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New Directions: Lacoste Gallery presents group exhibition of avant garde artists
Colby Parsons, Materiality of Light 3, digital projection on ceramic, 15 x 22.5 x 4, 2013.

By: Lucy Lacoste

CONCORD, MASS.- Lacoste Gallery presents New Directions August 10 – September 1, 2013, a group exhibition of avant garde artists taking the classical medium of ceramics and updating it for our modern sensibility. These five: Josephine Burr, Sunshine Cobb, Colby Parsons, Paolo Porelli and Linda Swanson experiment with clay using it as a starting point for paintings, satirical sculptures and even as a screen for projections. They are bringing ceramics in a new direction, building the bridge between the traditional and the next phase for the ceramic medium.

August is a month that we often do a group show with new work. The idea for this show came at NCECA the national clay conference, held this year in Houston. There you could see a shift taking place with work about ideas and pure sculpture and new combinations of media pushing out work about the material and the process. Of course this trend has been going on for a while, yet here you could see it taking over. This show speaks to this shift and change point.

Colby Parsons makes sculpture that explores the transformative potential at the intersection of physical material and digital media. His background in ceramics gives him an aesthetic based in raw materiality, however he is also fascinated with the potential of new media to add motion and different kinds of interactivity to what is usually a static form of expression. This investigation has taken a variety of forms which often combines sculptural elements with digital video projections. In all of these works, he is taking something he considers ordinary, something that is not particularly noteworthy or interesting, and transforming it into a visual spectacle using the filmic illusion of animation. This act draws attention not only to the way we place value on certain objects or experiences over others, but also considers our visual interpretation of reality itself.

Linda Swanson who has a long history in art history and ceramics, makes pieces shown on the wall. These discs are called “Views” and are reminiscent of 18th century landscape paintings. The large diameter porcelain discs are hung in a metal frame which gives an illusion of depth. Her childhood fostered a passion for nature which the “Views” convey with subtle nuances of crazing, pooling and unusual color. Colored glaze pools and crystals are formed. The discs have to be made very carefully; their concave forms flatten during the firing.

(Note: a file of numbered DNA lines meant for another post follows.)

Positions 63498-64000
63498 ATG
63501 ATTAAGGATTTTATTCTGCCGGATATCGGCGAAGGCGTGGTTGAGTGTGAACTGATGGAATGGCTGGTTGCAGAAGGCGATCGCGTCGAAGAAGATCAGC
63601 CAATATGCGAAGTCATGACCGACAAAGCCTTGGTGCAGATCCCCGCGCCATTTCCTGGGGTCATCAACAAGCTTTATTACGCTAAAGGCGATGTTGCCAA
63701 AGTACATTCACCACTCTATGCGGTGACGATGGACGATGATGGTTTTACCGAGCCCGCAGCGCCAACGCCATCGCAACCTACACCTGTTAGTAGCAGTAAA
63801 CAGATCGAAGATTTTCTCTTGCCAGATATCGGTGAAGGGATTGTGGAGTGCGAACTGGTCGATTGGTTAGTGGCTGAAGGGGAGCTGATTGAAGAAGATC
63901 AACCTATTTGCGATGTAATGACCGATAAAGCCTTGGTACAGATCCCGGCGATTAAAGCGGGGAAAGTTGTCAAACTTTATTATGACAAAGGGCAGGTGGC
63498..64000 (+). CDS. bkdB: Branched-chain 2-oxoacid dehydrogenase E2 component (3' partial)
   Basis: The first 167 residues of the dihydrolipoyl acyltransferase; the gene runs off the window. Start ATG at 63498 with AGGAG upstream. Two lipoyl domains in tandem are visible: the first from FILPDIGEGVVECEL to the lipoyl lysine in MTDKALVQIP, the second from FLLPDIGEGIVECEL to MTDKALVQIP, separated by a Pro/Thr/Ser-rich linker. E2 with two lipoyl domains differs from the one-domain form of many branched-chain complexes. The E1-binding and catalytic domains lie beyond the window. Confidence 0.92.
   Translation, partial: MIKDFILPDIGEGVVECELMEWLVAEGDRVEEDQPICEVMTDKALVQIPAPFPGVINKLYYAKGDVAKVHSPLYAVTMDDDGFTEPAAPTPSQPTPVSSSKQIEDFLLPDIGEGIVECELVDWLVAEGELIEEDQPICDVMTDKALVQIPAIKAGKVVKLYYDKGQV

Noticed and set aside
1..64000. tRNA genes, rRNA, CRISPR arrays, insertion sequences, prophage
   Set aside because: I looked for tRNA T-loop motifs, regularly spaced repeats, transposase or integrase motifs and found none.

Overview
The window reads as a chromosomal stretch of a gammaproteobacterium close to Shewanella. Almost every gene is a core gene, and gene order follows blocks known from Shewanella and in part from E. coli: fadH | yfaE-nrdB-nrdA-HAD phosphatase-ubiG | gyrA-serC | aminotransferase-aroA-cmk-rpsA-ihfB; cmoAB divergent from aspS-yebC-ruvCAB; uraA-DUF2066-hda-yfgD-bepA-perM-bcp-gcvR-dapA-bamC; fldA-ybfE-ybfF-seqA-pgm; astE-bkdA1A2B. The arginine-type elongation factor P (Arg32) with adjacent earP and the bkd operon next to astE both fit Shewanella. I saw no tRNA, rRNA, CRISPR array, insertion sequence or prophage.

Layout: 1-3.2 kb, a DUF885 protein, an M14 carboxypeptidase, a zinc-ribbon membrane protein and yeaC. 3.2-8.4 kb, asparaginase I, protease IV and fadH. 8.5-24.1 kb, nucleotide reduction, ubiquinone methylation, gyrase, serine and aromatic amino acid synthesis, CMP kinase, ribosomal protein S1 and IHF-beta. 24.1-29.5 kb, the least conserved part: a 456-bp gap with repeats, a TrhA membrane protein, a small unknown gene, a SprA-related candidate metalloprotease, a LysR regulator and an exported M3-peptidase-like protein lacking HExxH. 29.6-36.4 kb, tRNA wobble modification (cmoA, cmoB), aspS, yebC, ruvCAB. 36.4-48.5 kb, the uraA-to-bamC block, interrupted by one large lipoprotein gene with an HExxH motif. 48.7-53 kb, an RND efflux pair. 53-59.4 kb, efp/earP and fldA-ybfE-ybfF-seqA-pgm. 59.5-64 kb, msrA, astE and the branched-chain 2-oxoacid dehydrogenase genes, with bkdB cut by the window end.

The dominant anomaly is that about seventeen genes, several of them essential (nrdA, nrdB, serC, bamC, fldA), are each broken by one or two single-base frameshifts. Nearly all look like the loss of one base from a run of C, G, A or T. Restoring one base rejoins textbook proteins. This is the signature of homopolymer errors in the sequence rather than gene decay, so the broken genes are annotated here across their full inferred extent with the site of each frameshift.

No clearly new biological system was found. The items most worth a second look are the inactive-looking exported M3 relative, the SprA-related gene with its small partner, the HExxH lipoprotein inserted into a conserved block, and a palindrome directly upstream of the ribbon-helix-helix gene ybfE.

Josephine Burr presents a body of work that explores the fluidity of lines – looped, clustered, connected and shifting - rendered themselves in a shifting spectrum of form, surface, color and light. To her the ceramic medium offers both a malleable material for “drawing” form in space as with her asymmetrical wall piece of blocks on which she paints and draws, and a surface on which line, color and even light can be manipulated as in her sculptures of knots. The tactile intimacy, and alchemy, of the material allows a deeply intuitive, responsive process through which the pieces emerge.

The work of Paolo Porelli focuses on the evocative capacity of sculpture, mythological images that provide access to an archetypal dimension of reality. They seek to give form to an interpretation of critical behaviors of contemporary man and their environmental consequences. The sculptures serve as sentinel figures that represent the condensation of a visual language contaminated by surrealist solutions, pop proliferations, and archaic symbolism.

Sunshine Cobb, the artist in the show whose work comes out of function believes that by exploring and creating vessels kept within arm’s reach, she can communicate the change and growth in an object’s significance depending on the path of a person’s life. She is interested in how the relationship between function and ornament shift throughout the course of a day/week/year. Through form and surface, her goal is to communicate a sense of home and memory and to evoke that feeling of wanderlust that has informed her own life and visual sensibilities. She relies on texture and color to create a sense of motion and time in her work. Her intent is to instill a sense of age, as found apparent in discarded objects with the aim to infuse feelings of nostalgia in her ceramic objects.

“I am very pleased to bring this new work to Boston. Four of the five artists will be at the opening. Colby Parsons is coming from Texas to set up his digital video projections on the raw clay sculptures—a four day project. Linda Swanson is driving down from Canada where she teaches. Paolo Porelli is arriving from Italy where he lives and works. Josephine Burr, a Massachusetts native is delaying her vacation to be here. I invite the public to come and see this new wave in ceramic art—using clay as the starting point yet going far beyond.”

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August 11, 2013

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